People consider Media Practice to be creative in terms of filmmaking, television and music videos, mainly in relation to Entertainment.

it is perceived as a medium which enables creation, innovation and thinking through different production processes allowing us to express ideas and connect. British sociologist and media theorist David Gauntlett focuses upon the everyday making and sharing of media and the role it plays in people’s everyday lives. He states that making and producing things is part of a process of thinking about different things which leads to choices, preferences and understandings, increased upon and obtained within the process of making itself. He expresses that making is connecting because things have to be combined together to produce something new and that acts of creation connect us with others and increases engagement with the social world. "Making things shows us that we are powerful, creative agents – people who can really do things, things that other people can see, learn from, and enjoy. Making things is about transforming materials into something new, but it is also about transforming one’s own sense of self." (Gauntlett, 2011, p. 245) In relation to notions of Creativity, Gauntlett explains that the term is something we as individuals do a lot yet it is a great struggle to present a clear and simple definition of what is. He focuses more specifically on ‘Everyday Creativity’ in relation to everyday activities of making. In the conclusion to his book, Gauntlett puts forward a key principle to consider involving media, creativity and everyday activities which he states as ‘A new understanding of creativity as process, emotion and presence.’ (Ibid., p. 220) This principle suggests that Creativity may be understood as a method used for distributing significant ideas and knowledge which will form connections between groups of people. "We should reject the ‘certified public genius’ model of creativity and instead embrace a rather fuzzier understanding which is, perhaps, closer to the ‘common sense’ notion of creativity that we might use to describe a friend or colleague who seems to like making things or solving problems in everyday life." (Ibid., p. 75) Hungarian psychologist Mihaly Csikszentmihalyi has analysed the subject of Creativity from a sociological perspective, focusing on what makes a life worth living. He argues that Creativity results from the interaction of a culture that contains symbolic rules, an individual who brings novelty into that particular domain and finally social interaction, evaluation and approval from a field of experts. As with Gauntlett, this rejects the conventional concept of ‘the one creative genius’ and claims instead that creative outputs appear from specific supportive environments. "It also seems true that centers of creativity tend to be at the intersection of different cultures, where beliefs, lifestyles, and knowledge mingle and allow individuals to see new combinations of ideas with greater ease. In cultures that are uniform and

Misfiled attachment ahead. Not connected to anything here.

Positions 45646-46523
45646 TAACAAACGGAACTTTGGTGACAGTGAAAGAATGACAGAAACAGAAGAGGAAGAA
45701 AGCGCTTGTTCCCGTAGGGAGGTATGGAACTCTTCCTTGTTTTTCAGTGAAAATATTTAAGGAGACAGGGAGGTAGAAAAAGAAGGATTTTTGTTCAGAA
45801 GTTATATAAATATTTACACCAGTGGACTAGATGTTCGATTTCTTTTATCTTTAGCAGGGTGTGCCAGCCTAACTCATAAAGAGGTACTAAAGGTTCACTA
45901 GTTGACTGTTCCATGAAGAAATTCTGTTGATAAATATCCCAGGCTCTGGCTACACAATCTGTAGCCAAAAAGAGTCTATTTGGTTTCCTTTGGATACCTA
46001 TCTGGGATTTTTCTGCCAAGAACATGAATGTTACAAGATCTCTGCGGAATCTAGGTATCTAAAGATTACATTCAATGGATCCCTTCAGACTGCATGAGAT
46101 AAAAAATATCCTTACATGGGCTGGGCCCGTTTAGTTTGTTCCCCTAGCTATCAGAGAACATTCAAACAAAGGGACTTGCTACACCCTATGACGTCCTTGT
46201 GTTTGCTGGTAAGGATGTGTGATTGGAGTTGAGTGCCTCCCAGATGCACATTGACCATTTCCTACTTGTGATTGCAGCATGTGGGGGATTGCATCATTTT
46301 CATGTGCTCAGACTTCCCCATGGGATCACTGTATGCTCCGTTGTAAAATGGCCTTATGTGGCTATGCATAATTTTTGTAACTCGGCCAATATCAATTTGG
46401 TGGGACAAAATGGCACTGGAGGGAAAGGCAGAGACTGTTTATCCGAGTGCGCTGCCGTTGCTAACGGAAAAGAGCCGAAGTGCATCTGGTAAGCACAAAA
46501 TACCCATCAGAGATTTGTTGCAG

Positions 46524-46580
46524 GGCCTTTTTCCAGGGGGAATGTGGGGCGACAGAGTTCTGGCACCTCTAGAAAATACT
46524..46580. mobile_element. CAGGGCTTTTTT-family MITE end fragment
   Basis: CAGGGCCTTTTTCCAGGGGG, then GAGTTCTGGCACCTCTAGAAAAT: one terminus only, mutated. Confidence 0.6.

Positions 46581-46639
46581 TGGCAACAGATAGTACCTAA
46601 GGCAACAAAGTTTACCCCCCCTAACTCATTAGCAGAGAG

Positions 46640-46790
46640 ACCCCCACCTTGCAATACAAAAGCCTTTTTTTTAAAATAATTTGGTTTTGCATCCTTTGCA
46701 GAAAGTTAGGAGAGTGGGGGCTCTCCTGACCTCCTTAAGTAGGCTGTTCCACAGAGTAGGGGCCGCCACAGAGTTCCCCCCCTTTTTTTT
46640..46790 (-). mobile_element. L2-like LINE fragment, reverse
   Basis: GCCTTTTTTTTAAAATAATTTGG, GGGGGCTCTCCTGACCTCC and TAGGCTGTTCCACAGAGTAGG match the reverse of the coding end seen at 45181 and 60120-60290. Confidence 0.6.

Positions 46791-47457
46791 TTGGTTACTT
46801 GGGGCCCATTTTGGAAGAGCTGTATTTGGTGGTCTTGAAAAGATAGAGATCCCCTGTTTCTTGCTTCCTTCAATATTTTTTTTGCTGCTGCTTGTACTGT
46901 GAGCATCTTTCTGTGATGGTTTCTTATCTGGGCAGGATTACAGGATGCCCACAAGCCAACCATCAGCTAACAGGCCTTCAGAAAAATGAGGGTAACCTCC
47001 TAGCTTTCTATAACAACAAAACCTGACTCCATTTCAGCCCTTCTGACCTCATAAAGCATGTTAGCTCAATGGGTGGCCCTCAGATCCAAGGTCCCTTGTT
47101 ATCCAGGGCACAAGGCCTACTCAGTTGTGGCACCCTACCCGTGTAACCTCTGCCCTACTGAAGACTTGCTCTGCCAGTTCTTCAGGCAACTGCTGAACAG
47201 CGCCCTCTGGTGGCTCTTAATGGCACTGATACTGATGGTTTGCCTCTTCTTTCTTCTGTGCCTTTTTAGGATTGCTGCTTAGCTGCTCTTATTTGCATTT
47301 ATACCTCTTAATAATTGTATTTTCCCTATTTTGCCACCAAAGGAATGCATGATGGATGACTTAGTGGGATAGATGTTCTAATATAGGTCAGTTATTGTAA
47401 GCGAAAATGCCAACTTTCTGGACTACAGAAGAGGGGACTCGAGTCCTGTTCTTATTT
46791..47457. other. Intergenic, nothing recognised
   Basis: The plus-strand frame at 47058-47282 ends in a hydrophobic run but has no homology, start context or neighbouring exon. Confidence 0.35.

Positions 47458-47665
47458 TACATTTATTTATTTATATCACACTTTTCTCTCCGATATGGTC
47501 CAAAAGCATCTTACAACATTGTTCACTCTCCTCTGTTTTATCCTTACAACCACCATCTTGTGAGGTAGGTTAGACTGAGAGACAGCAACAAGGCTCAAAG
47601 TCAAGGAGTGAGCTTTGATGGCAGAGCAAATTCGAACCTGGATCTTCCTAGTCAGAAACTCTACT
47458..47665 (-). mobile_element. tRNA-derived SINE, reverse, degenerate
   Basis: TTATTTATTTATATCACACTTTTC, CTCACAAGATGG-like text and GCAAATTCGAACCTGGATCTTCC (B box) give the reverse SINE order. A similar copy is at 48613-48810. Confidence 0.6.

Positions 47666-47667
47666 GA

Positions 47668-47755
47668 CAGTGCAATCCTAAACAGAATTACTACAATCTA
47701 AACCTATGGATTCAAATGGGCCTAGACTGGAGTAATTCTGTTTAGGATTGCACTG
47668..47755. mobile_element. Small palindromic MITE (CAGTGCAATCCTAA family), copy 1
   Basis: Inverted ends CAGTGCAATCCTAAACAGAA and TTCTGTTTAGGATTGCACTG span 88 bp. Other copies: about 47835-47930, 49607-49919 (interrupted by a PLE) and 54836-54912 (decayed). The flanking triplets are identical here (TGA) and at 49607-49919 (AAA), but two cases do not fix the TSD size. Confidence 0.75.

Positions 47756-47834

rigid, it takes a greater investment of attention to achieve new ways of thinking. In other words, creativity is more likely in places where new ideas require less effort to be perceived." (Csikszentmihalyi, 1996, p. 8-9) In addition, Csikszentmihalyi is also notable for introducing the concept of Flow, a state of mind and experience where the individual is fully involved in what they are doing. It is described as being focused, having a clear set of goals receiving immediate feedback to actions and balancing challenges and abilities. He states that a way to heighten and enrich creative practice is to introduce as much of the experience of Flow into numerous areas and fields. "The conditions that make flow possible suggest how to transform everyday activities so that they are more enjoyable. Having clear goals and expectations for whatever we do, paying attention to the consequences of our actions, adjusting skills to the opportunities for action in the environment, concentrating on the task at hand without distractions – these are the simple rules that can make the difference between an unpleasant and an enjoyable experience." (Ibid., p. 349) As we have seen, both Gauntlett and Csikzentmihalyi express that creative practice maybe understood as a process where you are combining elements to produce something, you are fully involved and focused on what you are doing for the task and you are increasing engaging and receiving social appraisal and assessment with groups of people. But we should also consider different viewpoints on created outputs in relation to objective structures, viewpoints from individuals which are divided and not always favourable. French sociologist Pierre Bourdieu focused upon the changing aspects of power relationships in social life in relation to the role of practice, and in this case, cultural production. He argues that judgments of taste are associated with social position, or are acts of social positioning. "The classifying subjects who classify the properties and practices of others, or their own, are also classifiable objects which classify themselves (in the eyes of others) by appropriating practices and properties that are already classified (as vulgar or distinguished, high or low, heavy or light etc. – in other words, in the last analysis, as popular or bourgeois) according to their probable distribution between groups that are themselves classified."(Bourdieu, 1984, p. 482)